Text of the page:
Of every description; a great variety of con
venient and useful articles for both Teachers
Photograh Albums, Writing Desks, Port
folios, Cabas, with boxes, and a countless
Also, 'a most elegant stock of Gold Pens
and Pencil Cases, superbly-mounted Rubber
Black, Blue, Violet and Carmine, Indelible
and Copying; Mucilage; Chess and Back
gammon Men and Boards: Visiting and-Wed
ding Cards, and everything usually kept in s
First Class Stationery House,
Which the subscriber intends this shall be.
He will still conduct his BINDERY and
BLANK BOOK MANUFACTORY and PA.
PER-RULING ESTABLISHMENT, which
has been in successful operation for over
thirty years in this State, and to which he
will continue to devote his own personal at
tention. His stock will be kept up fall and
complete, and his prices will be found always
reasonable, and he hopes to have a share o
patronagE. R. STOKES, Main Street,
Nov. 15, 46-tf Opposite Ph(enix Office.
Harness and -adles.,
sumgFgS. TN O WEn, 10ES & PARK
(Between Pool's Hotel and the Post Office,)
Havingboughtth NTIRE ST-OV E
of the Harness and Saddle Manufactory of
Messrs. Webb, Jones & Parker, I am pre
pared to do all kinds of work in this line.
Also will keepson. hand for sale, WARNESS,
SADIE, &e.: HAIEN]ES IHEATHER,
SOLE LEATHER, UPPER LEATHER, &c.,
of the best and cheapest. REPAIRING
and all, work done to order
At Cash Prices and at Shortesi
Apr. 1515-if. -
(In store formerly occpied by Webb, Jones
Saddles, Bridles, -Harness, &c., made and
Hides~bought and exchanged for goods.
Orders promptly filled.
A share of public patronage is -espect
J. N. BASS.
Nov. 4, 44--tf.
Respectfully inform their customers and
the public generally, that they have in
A Full and Elegant Stock
- . OF
Clothling, Hats, Gap8,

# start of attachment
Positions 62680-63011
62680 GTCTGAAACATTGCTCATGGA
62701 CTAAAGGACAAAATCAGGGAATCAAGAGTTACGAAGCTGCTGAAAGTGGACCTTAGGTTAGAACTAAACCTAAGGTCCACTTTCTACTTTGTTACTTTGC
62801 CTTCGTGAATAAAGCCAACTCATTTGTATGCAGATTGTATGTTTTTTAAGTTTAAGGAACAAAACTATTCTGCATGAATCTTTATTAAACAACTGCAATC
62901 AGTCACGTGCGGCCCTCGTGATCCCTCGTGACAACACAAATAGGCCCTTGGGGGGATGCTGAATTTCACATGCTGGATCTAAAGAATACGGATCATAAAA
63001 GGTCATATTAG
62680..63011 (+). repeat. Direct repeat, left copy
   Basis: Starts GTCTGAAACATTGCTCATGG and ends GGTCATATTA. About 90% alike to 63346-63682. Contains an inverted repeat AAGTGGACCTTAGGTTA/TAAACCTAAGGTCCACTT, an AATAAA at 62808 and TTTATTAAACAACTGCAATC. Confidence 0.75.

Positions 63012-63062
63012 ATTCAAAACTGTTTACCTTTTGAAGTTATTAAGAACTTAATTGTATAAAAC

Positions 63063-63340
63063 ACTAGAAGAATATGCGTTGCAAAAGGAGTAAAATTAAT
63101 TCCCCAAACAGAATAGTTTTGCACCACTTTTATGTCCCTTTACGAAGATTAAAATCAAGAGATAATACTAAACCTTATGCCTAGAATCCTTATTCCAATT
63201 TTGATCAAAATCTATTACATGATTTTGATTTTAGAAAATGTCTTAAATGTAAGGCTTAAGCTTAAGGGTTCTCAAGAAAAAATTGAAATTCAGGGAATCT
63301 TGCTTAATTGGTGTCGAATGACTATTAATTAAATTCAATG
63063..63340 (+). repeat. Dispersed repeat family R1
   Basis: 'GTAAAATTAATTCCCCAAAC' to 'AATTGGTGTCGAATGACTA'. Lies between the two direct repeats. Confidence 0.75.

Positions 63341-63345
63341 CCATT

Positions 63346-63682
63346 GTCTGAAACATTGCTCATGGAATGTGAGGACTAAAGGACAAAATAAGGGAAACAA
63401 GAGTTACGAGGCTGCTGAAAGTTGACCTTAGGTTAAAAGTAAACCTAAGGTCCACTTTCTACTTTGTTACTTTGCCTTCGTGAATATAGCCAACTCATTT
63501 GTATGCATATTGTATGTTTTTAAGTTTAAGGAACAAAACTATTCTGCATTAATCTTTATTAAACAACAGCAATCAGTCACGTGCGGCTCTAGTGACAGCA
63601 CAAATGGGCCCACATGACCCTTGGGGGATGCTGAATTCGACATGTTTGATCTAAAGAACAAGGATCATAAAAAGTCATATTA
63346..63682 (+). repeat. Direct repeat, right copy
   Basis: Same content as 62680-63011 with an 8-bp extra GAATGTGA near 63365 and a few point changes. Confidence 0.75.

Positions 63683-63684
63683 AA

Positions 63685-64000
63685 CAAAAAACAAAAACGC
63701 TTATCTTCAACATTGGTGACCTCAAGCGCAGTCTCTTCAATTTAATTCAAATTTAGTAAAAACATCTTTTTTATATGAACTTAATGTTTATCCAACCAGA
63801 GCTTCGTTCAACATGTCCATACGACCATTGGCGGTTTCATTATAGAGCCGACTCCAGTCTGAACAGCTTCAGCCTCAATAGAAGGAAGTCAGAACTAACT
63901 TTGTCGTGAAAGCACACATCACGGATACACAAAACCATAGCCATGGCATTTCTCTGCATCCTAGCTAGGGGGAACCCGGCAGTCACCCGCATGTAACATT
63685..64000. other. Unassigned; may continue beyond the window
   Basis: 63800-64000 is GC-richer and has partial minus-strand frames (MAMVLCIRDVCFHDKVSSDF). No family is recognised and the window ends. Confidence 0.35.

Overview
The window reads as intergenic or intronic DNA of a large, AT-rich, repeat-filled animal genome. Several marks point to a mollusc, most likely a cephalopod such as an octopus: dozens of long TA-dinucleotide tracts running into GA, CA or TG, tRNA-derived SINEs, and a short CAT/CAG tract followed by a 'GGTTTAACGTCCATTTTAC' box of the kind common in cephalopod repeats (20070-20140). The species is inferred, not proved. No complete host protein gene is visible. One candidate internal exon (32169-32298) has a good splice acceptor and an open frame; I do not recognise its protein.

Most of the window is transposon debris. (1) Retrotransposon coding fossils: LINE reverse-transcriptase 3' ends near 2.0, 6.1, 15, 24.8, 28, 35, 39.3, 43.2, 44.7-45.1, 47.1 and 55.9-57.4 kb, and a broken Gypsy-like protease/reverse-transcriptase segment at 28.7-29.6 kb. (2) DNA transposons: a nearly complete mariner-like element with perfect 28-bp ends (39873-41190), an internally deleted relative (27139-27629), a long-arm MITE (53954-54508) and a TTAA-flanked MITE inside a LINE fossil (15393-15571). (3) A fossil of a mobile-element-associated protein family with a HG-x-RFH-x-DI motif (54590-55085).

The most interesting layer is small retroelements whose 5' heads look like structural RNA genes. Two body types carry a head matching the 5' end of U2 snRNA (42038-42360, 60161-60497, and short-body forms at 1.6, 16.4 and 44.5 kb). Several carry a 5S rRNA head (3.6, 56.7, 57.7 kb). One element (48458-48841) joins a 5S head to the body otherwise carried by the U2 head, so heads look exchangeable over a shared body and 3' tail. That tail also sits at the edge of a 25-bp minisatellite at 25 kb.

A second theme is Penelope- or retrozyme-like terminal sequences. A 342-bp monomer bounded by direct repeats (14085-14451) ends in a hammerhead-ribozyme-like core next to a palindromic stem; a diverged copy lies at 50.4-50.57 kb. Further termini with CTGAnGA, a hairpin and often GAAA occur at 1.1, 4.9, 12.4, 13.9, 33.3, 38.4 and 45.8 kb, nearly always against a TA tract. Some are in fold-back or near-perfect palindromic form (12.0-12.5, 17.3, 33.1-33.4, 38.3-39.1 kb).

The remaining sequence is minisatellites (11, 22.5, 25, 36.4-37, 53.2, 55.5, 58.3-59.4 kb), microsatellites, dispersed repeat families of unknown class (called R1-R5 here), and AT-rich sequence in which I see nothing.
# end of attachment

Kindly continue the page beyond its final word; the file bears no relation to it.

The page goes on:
And a complete assortment of
Valises, Canes, &6.,
AlLef which will be sold:at prices to suit
An inspection of our stock is solicited.
WRIGHT & COPPOCK,
MOLLOHON ROW. -
Apr. 21, 16-tf.
C. M. HARRIS,
Dabinet Maker &Undertaker.
Has on hand amjd will make to order, Bed
teads, Bureaus, Wardrobes, Safes, Sofas,
ettees, Lounges, &c.
Cabinet Work of all kinds made and re
>aired on liberal terms.
Has on-hand a full supply of Metalic, Ma
oany and Rosewood Burial Cases.
ffins made to order at short notice, and
Ot 940 t. MARTIN HARRIS.
isks Metlli|c DUrlal ifase8
THE SUBSCRIBER has constantly on
and a fullassortment of the above approved
ases, of different patterns, besides coffins
f his own ma~ke, all -f which he is prepared
o furnish at very reasonable rates, with
romptness and despatch.
Persons desirous of having cases sent by
ailroad will have them sent free of charge.
A Hearse is always on hand and will be
rnished at the rate of $10. per day.
Thankful for past patronage, the sub
eriber respectfully asks for a continuation -
f the same, and assures the public that
o effort on his part will be spar" to ren4er.1
hie utmost satisfaction.
R. C. CUA2'MAN
Nber .w C. .Tnly Rb
Doors, Sash and Aliun&
Ecure Home epleil
DOORS, S1IAND BLINS
GEO. S. HACKER,
CHARLESTON, S. C.
Only Carolinian engaged in the manufac
ture of DOORS, SASH, BLINDS, MOULD
INGS and TURNED WORK in Charleston,
0- PRICES AS LOW AS ANY OTHER
HOUSE, AND WORK ALL FIRST CLASS.
Mar. 3. 1875-9-1-.
FOR ALL THINGS ARE NOW READY
Having just teturned from the Northern
Cities, and the National Photographic Ai
sociation at Buffalo, I feel better prepared
to do good work than ever before, by the
advantages of-the latest improvements, and
the prettiest styles.
My stock is larger than ever, and among
which are, a fine lot of
Picture Paper Weights, &c.
I am prepared to take
pying and Enlarging Old Pictures,
Taking Residences, &c.
Call %hile the pretty weather lasts; re
member that delays are dangerous, and do
not put it off.
A proof is always furnished for inspection
before the picture is printed.
The surest way is to come at once and
get pictures at the Newberry Gallery of the
over ready Photogropher,
W. H. WISEMAN.
Oct. 8, 40-tf.
COLUMBIA, S. C
Visitors to the city are respectfully in
vited to visit my rooms, where can be seen
specimens of pictures in all styles of the Art.
Satisfaction guaranteed and prices cheap.
Oct. 1, 39-tf. Plain Street,
Something New, Beau
tiful, Durable and
Cheap for Cov
ering and Or
Nothing has come before the public in
our estimation so practica&l and economical